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Open AccessArticle

Quality of Life and Associated Factors in Young Workers

1
Multidisciplinary Health Institute, Federal University of Bahia, Vitória da Conquista 45029094, Bahia, Brazil
2
Department of Natural Sciences, State University of Southwestern Bahia, Vitória da Conquista 45083900, Bahia, Brazil
3
Graduate Program in Epidemiology, School of Medicine, Federal University of Rio Grande do Sul, Porto Alegre 90035003, Rio Grande do Sul, Brazil
*
Author to whom correspondence should be addressed.
Academic Editor: Paul B. Tchounwou
Int. J. Environ. Res. Public Health 2021, 18(4), 2153; https://doi.org/10.3390/ijerph18042153
Received: 25 January 2021 / Revised: 10 February 2021 / Accepted: 15 February 2021 / Published: 23 February 2021
(This article belongs to the Section Health Behavior, Chronic Disease and Health Promotion)
Background: This study aimed to identify the factors associated with the quality of life of young workers of a Social Work of Industry Unit. Methods: This was a cross-sectional study conducted on 1270 workers. Data were collected using a digital questionnaire built on the KoBoToolbox platform that included the EUROHIS-QOL eight-item index to assess quality of life. Demographic, socioeconomic, behavioral, and clinical variables were considered explanatory. The associations were analyzed using the ordinal logistic regression model at a 5% significance level. Results: Men and women had a mean quality of life of 31.1 and 29.4, respectively. Workers that rated their health as “very good” had an odds ratio of 7.4 (95% confidence interval (CI) = 5.17–10.81), and those who rated it as “good” had an odds ratio of 2.9 (95% CI = 2.31–3.77). Both these groups of workers were more likely to have higher levels of quality of life as compared to workers with “regular”, “poor”, or “very poor” self-rated health. Physically active individuals were 30% more likely to have higher levels of quality of life (odds ratio = 1.3; 95% CI = 1.08–1.65). After adjusting the model by gender, age group, marital status, socioeconomic class, self-rated health, nutritional status, and risky alcohol consumption, the odds ratio of active individuals remained stable (odds ratio = 1.3; 95% CI = 1.05–1.66). Conclusions: In the present study, self-rated health, physical activity, and gender were associated with young workers’ quality of life. View Full-Text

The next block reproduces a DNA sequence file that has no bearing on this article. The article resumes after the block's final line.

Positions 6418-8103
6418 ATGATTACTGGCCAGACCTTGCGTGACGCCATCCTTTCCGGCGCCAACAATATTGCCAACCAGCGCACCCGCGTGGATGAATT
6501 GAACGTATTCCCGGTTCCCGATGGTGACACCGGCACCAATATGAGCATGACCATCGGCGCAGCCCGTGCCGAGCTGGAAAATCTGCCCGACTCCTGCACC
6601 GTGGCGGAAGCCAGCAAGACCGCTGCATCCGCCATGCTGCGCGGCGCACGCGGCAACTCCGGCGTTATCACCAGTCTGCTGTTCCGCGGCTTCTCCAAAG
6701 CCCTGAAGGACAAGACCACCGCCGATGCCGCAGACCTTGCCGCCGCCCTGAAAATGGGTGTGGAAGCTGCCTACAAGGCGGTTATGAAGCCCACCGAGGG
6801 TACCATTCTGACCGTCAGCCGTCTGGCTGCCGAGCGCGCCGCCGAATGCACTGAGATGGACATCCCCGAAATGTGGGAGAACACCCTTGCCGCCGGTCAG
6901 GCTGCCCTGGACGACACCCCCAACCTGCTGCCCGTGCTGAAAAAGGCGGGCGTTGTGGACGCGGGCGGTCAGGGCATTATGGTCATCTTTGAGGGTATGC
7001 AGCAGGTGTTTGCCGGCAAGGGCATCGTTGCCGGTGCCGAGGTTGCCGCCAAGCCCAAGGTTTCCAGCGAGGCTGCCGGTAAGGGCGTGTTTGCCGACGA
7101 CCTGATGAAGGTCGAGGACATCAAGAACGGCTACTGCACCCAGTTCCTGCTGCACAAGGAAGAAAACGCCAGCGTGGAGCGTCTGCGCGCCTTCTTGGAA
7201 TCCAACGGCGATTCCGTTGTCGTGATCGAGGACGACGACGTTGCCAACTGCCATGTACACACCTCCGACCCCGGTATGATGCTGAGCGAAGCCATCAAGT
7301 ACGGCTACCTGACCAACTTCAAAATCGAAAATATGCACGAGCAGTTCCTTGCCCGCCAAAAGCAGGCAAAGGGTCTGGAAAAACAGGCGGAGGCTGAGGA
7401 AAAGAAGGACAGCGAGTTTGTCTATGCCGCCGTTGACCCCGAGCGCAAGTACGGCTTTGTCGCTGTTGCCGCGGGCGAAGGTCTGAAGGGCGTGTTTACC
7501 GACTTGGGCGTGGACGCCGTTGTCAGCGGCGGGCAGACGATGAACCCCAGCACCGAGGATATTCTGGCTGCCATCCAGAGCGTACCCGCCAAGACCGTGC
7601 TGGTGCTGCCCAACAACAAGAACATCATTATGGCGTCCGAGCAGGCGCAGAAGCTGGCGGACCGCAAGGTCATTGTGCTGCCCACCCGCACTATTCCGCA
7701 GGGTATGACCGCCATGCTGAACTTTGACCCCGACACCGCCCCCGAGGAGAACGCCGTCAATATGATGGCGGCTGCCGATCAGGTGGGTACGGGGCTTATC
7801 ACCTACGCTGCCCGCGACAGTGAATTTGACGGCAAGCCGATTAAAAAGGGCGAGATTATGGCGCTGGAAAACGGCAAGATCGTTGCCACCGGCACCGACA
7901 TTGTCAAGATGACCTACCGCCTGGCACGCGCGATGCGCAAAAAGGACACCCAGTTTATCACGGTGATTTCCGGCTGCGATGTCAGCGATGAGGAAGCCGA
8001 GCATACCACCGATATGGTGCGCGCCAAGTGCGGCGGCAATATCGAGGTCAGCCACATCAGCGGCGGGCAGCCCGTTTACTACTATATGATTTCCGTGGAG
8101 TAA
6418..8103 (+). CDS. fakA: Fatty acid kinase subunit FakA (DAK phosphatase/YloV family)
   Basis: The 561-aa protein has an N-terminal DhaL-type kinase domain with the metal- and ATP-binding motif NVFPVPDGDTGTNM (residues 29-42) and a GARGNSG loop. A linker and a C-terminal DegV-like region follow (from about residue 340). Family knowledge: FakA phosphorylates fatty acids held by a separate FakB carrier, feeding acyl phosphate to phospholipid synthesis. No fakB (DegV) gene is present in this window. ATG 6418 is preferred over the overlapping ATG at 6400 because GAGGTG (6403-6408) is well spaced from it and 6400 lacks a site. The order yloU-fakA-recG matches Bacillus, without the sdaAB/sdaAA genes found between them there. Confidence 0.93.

Keywords: quality of life; occupational health; categories of workers; motor activity quality of life; occupational health; categories of workers; motor activity
MDPI and ACS Style

Andrade Louzado, J.; Lopes Cortes, M.; Oliveira, M.G.; Moraes Bezerra, V.; Mistro, S.; Souto de Medeiros, D.; Arruda Soares, D.; Oliveira Silva, K.; Nicolaevna Kochergin, C.; Honorato dos Santos de Carvalho, V.C.; Amorim, W.W.; Serrate Mengue, S. Quality of Life and Associated Factors in Young Workers. Int. J. Environ. Res. Public Health 2021, 18, 2153. https://doi.org/10.3390/ijerph18042153

AMA Style

Andrade Louzado J, Lopes Cortes M, Oliveira MG, Moraes Bezerra V, Mistro S, Souto de Medeiros D, Arruda Soares D, Oliveira Silva K, Nicolaevna Kochergin C, Honorato dos Santos de Carvalho VC, Amorim WW, Serrate Mengue S. Quality of Life and Associated Factors in Young Workers. International Journal of Environmental Research and Public Health. 2021; 18(4):2153. https://doi.org/10.3390/ijerph18042153

Chicago/Turabian Style

Andrade Louzado, José; Lopes Cortes, Matheus; Oliveira, Márcio G.; Moraes Bezerra, Vanessa; Mistro, Sóstenes; Souto de Medeiros, Danielle; Arruda Soares, Daniela; Oliveira Silva, Kelle; Nicolaevna Kochergin, Clávdia; Honorato dos Santos de Carvalho, Vivian C.; Amorim, Welma W.; Serrate Mengue, Sotero. 2021. "Quality of Life and Associated Factors in Young Workers" Int. J. Environ. Res. Public Health 18, no. 4: 2153. https://doi.org/10.3390/ijerph18042153

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